Coal miners, politics and tutus make an entertaining mix in Israeli production of ‘Billy Elliot'

Eleven years after the musical, with songs by Elton John, premiered on London’s West End, based on the 2000 film, a star-studded cast will put on its first Hebrew production.

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March 13, 2016 20:02
2 minute read.
THE CAST of the Israeli production of ‘Billy Elliot’

THE CAST of the Israeli production of ‘Billy Elliot’. (photo credit: YOSSI ZVAKER)

 
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Coal miners and Margaret Thatcher are a combustible combination, but throw in a few tutus and you’ve got the plot of a fun new musical hitting Tel Aviv this summer: Billy Elliot.

The play tells the story of Billy Elliot, a young boy growing up in a coal-mining town in northern England who discovers a love for dance. The backdrop for Elliot’s wrangling with ideas of self-expression, masculinity and family duty is the 1984-1985 coal miners’ strike, and disagreements between his older brother and widower father, both coal miners, on how to respond.

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Eleven years after the musical, with songs by Elton John, premiered on London’s West End, based on the 2000 film, a star-studded cast will put on its first Hebrew production.

Two Eurovision veterans play Billy’s father and mother-figure, dance instructor Mrs. Wilkinson: Avi Kushnir, a stage veteran and cast member on the legendary ‘90s sketch comedy TV show Zehu Zeh, and singer-actress Daphna Dekel. Teen heartthrob (from Telenovella Hashir Shelanu) turned serious actor (from award-winning Lebanon War film Beaufort) Oshri Cohen plays Billy’s brother, and Broadway (Diary of Anne Frank) veteran Dina Doron plays Billy’s grandmother.

But the real star of the show is Billy, or really, Billys, since the title character will be depicted by two teens: Arnon Herring, 13, and Shaun Zilberstein Granot, 15.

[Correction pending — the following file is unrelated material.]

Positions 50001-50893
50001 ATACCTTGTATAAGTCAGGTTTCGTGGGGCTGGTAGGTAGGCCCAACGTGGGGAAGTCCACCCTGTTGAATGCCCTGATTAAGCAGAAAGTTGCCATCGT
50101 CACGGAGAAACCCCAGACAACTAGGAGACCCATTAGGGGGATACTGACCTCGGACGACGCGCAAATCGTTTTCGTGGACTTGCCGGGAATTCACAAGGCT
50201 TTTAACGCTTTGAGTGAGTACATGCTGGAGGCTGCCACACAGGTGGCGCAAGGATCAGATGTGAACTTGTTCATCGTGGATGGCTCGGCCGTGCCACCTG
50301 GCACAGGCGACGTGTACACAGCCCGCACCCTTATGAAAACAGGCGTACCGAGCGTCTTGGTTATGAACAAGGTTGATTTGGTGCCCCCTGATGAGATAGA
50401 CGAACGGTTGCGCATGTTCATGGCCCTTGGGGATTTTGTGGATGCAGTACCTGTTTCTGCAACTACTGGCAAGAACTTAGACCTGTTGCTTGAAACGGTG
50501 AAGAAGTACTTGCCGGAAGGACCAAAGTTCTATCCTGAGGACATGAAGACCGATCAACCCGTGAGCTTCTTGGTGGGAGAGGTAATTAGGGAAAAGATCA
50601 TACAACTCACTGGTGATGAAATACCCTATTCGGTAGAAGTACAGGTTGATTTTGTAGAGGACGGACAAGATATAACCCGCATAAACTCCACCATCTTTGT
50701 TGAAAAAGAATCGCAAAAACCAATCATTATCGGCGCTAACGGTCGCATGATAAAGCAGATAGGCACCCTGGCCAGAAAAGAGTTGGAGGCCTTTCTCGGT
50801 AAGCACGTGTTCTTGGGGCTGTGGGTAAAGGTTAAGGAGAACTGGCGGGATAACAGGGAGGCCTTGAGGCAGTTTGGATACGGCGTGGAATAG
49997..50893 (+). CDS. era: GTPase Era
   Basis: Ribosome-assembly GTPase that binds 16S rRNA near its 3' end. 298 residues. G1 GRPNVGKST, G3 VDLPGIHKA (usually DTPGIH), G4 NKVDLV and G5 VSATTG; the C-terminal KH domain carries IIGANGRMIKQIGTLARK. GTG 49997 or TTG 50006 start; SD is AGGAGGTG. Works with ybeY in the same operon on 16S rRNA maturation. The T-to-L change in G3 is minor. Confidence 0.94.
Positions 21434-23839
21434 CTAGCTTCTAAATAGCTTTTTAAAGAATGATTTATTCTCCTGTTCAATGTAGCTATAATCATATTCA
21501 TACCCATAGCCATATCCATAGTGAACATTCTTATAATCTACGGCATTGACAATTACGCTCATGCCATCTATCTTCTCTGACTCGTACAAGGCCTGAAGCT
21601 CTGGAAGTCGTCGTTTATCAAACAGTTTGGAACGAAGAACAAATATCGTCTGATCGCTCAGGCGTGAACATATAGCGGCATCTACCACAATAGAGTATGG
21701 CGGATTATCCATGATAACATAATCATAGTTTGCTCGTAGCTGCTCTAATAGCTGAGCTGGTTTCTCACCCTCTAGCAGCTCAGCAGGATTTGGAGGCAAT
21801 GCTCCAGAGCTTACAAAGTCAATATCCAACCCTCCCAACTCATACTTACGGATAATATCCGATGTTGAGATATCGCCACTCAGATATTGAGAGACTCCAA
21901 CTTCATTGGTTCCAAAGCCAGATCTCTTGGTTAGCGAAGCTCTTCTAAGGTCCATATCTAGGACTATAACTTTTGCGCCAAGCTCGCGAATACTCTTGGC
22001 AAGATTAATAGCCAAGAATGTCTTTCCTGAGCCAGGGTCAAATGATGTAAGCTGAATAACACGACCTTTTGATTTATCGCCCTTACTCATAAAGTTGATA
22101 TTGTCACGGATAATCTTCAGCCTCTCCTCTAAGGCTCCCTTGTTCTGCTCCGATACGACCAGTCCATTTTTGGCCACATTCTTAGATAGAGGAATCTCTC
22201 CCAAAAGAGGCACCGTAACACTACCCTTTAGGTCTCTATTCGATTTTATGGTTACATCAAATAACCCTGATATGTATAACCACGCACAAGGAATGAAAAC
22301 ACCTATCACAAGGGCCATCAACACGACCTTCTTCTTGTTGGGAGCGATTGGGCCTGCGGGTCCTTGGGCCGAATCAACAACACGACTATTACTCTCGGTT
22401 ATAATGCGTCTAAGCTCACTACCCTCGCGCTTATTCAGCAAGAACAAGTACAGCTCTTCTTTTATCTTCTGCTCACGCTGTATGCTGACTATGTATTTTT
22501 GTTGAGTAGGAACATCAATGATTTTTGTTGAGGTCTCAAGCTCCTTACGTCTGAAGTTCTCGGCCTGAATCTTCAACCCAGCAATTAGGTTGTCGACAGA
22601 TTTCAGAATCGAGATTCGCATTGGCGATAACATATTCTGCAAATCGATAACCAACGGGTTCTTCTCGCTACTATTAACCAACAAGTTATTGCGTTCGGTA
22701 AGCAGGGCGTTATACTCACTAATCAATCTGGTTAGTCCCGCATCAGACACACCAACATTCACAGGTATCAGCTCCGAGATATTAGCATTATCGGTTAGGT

The talented young boys put on their dancing shoes for an open rehearsal for the press last week, showing a key moment in the plot when Billy auditions for the Royal Ballet School in London, twirling and flipping like pros.

In another scene, Dekel sang to her class of adorable girls in tutus about how art, or specifically dance, can change their lives, or at the very least make them a bit brighter. Meanwhile, Billy, seeing a dance class for the first time, wove in an out between the girls, trying to get Dekel’s attention, and Herring showed a keen sense of comic timing, while Dekel sang the amusing and inspiring lyrics.



Director Eldar Groisman tried to tie in the messages of the play, set in the ’80s, to Israel in 2016, lamenting “climbing rates of poverty and unemployment to alarming proportions” and calling Billy an example of how “individualism and curiosity always threaten the hungry collective.”

“Through this universal story, we learn that we must create and encourage a society made up of individuals who think, are open and curious,” he added.

Groisman’s thinly-veiled criticism of the current government fits well with the play, in which Margaret Thatcher, while not a character, is the villain and the subject of a song celebrating that every day that passes is one day closer to her death.

(Thatcher died in 2013.) Even if the play’s politics are not your cup of tea, it’s worth watching, since, despite the director’s message, it really is mostly about a sweet teenage boy who loves to dance.

The Israeli production of Billy Elliot, which premieres in July in City Hall, Cinema City Ramat Hasharon’s new theater, looks like it’s set to be as big of a hit as it was in New York and London.

Tickets go on sale today for El Al Matmid members and Fly Card holders, and for the general public on Tuesday.

For more info and tickets visit www.billyelliot.co.il.


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